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“Diversity is very appealing” – a conversation with Célia Sasic

Until 2015, Célia Sasic was the forward of the German women’s national football team. Since 2010, Sasic has been active as the German Football Association’s Integration Ambassador.

Célia Sasic was named not only Germany’s but also Europe’s 2015 Player of the Year after receiving several prizes for her excellent performance. Everyone was surprised by her departure from football.

We talk a lot about typical German, typical Italian or typical British football, but when we do, we are usually talking about men’s football. Do these differentiations also exist in women’s football? If so, what are the virtues of German women’s football?

Célia Sasic: These differentiations are the same in men’s as in women’s football. Most clubs or countries have a philosophy or idea of football that is usually nation- or culture-specific and not determined by gender. German women play in a typically German style and the Italian women play just as Italian as the men’s teams.

By virtue of your personal performance in sport, you have celebrated some major successes. You’ve been German Footballer of the Year twice and in 2015 you were named Best Women’s Player in Europe. For us, your departure from active football came as quite a surprise. You’re in your football prime. What moved you to end your football career at only 27?

Célia Sasic: I’m asked that question often and my answer is always the same. After a very successful decade-long career, I simply want to dedicate myself to other things in life. With the birth of my first child, I’m looking forward to the new challenges that await me. Nevertheless, it was an incredible time that I will never forget and that made me who I am.

On 16 July 2015, SpiegelOnline wrote, “No more football: Célia Sasic ended her career.” Is that really true? With a father-in-law who is a football player and coach and a football player as a husband, you can’t escape football quite so easily. What role will football play in your future life?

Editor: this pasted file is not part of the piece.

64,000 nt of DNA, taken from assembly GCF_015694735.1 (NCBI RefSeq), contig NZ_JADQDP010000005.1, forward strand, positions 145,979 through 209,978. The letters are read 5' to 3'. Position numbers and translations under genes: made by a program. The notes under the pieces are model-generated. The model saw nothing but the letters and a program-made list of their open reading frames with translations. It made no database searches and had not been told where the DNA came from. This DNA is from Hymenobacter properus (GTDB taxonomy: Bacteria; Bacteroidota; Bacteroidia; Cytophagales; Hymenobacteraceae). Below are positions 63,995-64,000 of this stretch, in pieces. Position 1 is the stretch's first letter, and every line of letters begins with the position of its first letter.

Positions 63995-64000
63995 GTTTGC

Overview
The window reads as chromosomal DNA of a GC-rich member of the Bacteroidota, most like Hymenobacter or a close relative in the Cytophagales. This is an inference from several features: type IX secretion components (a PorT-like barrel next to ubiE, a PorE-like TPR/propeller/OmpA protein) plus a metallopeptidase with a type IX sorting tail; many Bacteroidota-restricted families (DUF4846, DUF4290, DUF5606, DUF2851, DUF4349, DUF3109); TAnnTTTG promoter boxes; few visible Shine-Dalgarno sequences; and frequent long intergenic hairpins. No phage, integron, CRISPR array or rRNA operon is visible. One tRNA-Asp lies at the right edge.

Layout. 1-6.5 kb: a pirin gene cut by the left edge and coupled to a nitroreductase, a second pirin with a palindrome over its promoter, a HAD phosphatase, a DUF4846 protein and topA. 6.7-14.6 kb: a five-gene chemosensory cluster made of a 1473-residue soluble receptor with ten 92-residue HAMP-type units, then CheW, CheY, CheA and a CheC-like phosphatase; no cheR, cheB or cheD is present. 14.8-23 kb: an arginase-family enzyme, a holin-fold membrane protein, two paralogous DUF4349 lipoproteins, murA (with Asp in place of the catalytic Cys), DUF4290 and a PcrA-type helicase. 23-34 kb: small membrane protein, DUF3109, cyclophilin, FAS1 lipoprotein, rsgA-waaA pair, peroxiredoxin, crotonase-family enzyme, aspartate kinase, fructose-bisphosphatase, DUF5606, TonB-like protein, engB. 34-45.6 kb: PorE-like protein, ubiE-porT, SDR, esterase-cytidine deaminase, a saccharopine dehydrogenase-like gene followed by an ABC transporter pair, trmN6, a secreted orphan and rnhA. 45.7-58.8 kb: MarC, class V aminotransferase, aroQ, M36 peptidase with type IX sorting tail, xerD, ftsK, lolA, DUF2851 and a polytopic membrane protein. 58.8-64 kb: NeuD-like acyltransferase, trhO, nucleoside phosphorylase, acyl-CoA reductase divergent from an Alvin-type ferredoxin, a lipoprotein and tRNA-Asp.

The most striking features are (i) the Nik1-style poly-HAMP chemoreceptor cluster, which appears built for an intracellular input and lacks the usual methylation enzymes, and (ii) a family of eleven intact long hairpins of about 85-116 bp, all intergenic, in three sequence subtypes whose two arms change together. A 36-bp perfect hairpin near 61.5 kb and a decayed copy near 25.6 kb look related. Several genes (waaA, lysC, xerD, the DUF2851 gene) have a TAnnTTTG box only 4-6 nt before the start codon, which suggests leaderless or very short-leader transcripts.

Célia Sasic: Football is and will always be a part of my life. I love this game. And just because I am no longer playing as a professional doesn’t mean that football is no longer important to me. I hope that I can continue to be active in football in another role in future.

The Bundesliga is very multicultural. Footballers from all over the world play in the men’s teams. The same is true of the women’s teams today. Do you see advantages or rather disadvantages in this? Doesn’t this blur whatever represents the national virtues of teams?

Célia Sasic: On principle, I always consider it an advantage when people from different cultures encounter one another, since each of them can only profit from it and things arise that would otherwise not be possible. This diversity is very appealing and it was always a lot of fun for me personally to play with international players. And just because you expand your horizon a bit doesn’t mean that you are no longer true to yourself or neglecting some virtues.

Aside from the famous national goalkeeper and the keeper for Arsenal, Petr Cech, do you know any other Czech footballers? What experiences have you had with Czech football?

Célia Sasic: Of course I do. There’s Pavel Nedved, Tomas Rosicky, Jan Koller, Milan Baros and Poborsky, all players who were very successful internationally. But I sadly do not know any female Czech footballers and was never able to play against the national Czech team.

The interview was originally published here and was republished with permission from Goethe-Institut.

The interview was conducted by Teresa Weiser, an intern at the Goethe-Institut in the Czech Republic.

Copyright: Goethe-Institut e. V., Internet-Redaktion

February 2017

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